The approach

Observe

The observing of the rowing motion is done using fourteen key observation points. Nine points run from the hands to the feet of a rower. In addition, there are five observation points that provide additional information:

  1. Hands/handle – important to see the stroke rhythm, release and catch.
  2. Wrists – is the position of the wrists correct?
  3. Arms – show how the blade is placed and through the bending when the arms are deployed.
  4. Head – shows if it is upright.
  5. Shoulders – show if they are low.
  6. Trunk – shows when trunk rotation is initiated.
  7. Spine – shows whether the spine properly fixed.
  8. Seat – shows sliding speed and direct catch.
  9. Legs – show slide speed and leg drive.
  10. Blade – shows the water handling.
  11. Oars (crew) – show the similarity through parallelism.
  12. Puddles (crew) – show the individual power contribution.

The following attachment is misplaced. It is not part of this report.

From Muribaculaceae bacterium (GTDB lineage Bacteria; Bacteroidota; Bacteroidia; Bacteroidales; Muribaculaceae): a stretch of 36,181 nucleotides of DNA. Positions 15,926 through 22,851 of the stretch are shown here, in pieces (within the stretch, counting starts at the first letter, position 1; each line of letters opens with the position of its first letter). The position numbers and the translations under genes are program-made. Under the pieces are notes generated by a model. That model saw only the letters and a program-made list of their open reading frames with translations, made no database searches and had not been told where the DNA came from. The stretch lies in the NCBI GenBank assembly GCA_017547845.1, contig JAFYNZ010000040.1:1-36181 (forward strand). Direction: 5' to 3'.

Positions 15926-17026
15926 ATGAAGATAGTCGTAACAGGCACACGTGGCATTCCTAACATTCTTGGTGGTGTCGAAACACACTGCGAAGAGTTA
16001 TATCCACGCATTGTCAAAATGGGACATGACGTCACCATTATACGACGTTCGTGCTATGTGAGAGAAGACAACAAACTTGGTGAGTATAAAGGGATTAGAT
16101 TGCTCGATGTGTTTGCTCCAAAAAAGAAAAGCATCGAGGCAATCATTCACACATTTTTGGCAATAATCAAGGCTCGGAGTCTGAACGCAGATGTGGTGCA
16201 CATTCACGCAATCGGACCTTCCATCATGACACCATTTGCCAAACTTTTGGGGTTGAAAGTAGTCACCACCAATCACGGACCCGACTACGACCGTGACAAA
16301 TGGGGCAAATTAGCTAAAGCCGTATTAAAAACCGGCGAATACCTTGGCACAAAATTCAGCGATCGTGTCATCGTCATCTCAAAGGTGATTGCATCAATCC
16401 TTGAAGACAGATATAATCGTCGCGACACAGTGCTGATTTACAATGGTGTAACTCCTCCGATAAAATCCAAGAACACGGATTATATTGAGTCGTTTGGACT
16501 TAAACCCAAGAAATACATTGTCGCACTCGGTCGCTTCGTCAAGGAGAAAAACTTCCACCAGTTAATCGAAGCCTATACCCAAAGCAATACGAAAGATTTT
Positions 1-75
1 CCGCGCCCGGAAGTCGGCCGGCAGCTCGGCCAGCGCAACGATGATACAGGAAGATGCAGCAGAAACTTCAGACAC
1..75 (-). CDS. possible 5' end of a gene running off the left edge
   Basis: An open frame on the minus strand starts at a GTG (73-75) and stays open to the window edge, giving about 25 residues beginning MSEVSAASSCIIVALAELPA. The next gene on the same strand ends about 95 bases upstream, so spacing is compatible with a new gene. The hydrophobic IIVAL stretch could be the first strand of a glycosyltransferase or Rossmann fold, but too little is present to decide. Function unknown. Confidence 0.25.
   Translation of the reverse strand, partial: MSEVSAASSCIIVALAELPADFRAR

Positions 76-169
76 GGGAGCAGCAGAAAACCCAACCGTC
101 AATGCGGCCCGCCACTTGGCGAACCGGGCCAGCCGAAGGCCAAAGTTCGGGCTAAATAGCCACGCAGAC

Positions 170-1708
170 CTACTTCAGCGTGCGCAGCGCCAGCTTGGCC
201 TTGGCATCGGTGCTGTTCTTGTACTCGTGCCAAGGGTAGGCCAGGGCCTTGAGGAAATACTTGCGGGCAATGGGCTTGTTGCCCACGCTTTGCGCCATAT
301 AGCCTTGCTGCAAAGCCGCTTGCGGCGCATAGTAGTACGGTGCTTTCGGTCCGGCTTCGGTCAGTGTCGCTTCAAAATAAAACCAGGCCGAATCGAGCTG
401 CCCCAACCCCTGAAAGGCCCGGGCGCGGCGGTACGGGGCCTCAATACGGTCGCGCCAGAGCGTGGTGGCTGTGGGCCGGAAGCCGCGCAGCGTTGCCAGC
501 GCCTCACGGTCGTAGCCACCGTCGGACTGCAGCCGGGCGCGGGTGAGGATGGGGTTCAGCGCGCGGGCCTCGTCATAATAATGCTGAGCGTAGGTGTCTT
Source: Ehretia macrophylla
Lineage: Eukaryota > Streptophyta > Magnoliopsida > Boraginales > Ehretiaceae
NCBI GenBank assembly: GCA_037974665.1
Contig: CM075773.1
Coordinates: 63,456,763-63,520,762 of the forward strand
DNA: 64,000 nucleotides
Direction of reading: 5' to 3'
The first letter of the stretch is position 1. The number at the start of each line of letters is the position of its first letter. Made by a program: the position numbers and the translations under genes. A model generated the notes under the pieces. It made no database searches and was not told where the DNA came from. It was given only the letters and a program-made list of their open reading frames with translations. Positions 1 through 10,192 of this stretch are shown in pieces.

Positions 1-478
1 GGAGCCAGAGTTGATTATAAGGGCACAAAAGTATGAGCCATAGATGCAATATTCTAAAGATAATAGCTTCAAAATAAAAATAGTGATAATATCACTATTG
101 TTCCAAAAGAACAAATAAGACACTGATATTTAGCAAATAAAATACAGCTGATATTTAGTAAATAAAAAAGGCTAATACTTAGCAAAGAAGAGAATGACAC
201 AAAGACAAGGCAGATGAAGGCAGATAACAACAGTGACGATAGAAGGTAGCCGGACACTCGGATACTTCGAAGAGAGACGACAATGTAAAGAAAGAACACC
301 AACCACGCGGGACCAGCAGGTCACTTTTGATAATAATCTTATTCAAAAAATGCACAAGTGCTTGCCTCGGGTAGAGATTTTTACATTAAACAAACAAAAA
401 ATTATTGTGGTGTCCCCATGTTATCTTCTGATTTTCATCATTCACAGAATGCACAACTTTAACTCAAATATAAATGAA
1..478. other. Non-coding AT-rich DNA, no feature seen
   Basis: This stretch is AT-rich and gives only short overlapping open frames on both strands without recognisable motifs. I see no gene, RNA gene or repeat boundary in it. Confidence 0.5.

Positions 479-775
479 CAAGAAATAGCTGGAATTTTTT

13. oarlocks (boat) – show the oarlock pressure and balance.
  14. Stern (boat) – shows the quality of catch and leg drive.

To make good use of these observation points, it is important to use them in a structured way. Start at the stroke and end at the bow. Check for each rower in succession:

  1. the injury-prone points: wrists, shoulders and spine;
  2. the order of movement in the draw: legs, trunk and arms;
  3. the sequence of movement in the recovery: trunk + arms and legs;
  4. the water handling at finish and recovery: blade and hands;
  5. the water handling at catch: blade, hands and legs;

Then check the crew:

  1. first the similarity, rhythm and contrast of the crew: oars, hands, blades, seats and legs;
  2. then the balance of the crew: blades, oarlocks and hands;
  3. finally the fluency of the boat: stern.

Prioritise Prioritise

 

 

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